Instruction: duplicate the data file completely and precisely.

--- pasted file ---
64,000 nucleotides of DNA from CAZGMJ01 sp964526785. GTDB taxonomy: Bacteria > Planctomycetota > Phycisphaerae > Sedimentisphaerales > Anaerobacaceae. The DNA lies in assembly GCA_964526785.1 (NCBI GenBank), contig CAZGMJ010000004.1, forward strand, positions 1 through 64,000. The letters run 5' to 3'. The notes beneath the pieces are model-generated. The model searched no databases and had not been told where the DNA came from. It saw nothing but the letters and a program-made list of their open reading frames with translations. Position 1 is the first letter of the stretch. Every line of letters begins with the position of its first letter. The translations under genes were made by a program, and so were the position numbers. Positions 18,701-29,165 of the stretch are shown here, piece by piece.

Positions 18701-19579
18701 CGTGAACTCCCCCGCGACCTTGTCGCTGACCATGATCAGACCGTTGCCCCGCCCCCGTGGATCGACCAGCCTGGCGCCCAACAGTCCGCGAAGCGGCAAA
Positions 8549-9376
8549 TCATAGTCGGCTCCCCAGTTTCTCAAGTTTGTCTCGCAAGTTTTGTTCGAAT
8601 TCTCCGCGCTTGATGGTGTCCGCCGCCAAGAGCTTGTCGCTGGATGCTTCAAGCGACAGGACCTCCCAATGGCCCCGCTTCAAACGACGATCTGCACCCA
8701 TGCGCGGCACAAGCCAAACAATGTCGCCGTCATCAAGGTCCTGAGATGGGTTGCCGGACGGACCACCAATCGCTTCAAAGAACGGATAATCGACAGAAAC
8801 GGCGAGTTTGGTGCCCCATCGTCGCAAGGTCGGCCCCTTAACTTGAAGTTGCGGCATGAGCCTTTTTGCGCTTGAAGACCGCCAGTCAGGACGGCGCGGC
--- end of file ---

64,000 nucleotides of DNA from CAZGMJ01 sp964526785. GTDB taxonomy: Bacteria > Planctomycetota > Phycisphaerae > Sedimentisphaerales > Anaerobacaceae. The DNA lies in assembly GCA_964526785.1 (NCBI GenBank), contig CAZGMJ010000004.1, forward strand, positions 1 through 64,000. The letters run 5' to 3'. The notes beneath the pieces are model-generated. The model searched no databases and had not been told where the DNA came from. It saw nothing but the letters and a program-made list of their open reading frames with translations. Position 1 is the first letter of the stretch. Every line of letters begins with the position of its first letter. The translations under genes were made by a program, and so were the position numbers. Positions 18,701-29,165 of the stretch are shown here, piece by piece.

Positions 18701-19579
18701 CGTGAACTCCCCCGCGACCTTGTCGCTGACCATGATCAGACCGTTGCCCCGCCCCCGTGGATCGACCAGCCTGGCGCCCAACAGTCCGCGAAGCGGCAAA
Positions 8549-9376
8549 TCATAGTCGGCTCCCCAGTTTCTCAAGTTTGTCTCGCAAGTTTTGTTCGAAT
8601 TCTCCGCGCTTGATGGTGTCCGCCGCCAAGAGCTTGTCGCTGGATGCTTCAAGCGACAGGACCTCCCAATGGCCCCGCTTCAAACGACGATCTGCACCCA
8701 TGCGCGGCACAAGCCAAACAATGTCGCCGTCATCAAGGTCCTGAGATGGGTTGCCGGACGGACCACCAATCGCTTCAAAGAACGGATAATCGACAGAAAC
8801 GGCGAGTTTGGTGCCCCATCGTCGCAAGGTCGGCCCCTTAACTTGAAGTTGCGGCATGAGCCTTTTTGCGCTTGAAGACCGCCAGTCAGGACGGCGCGGC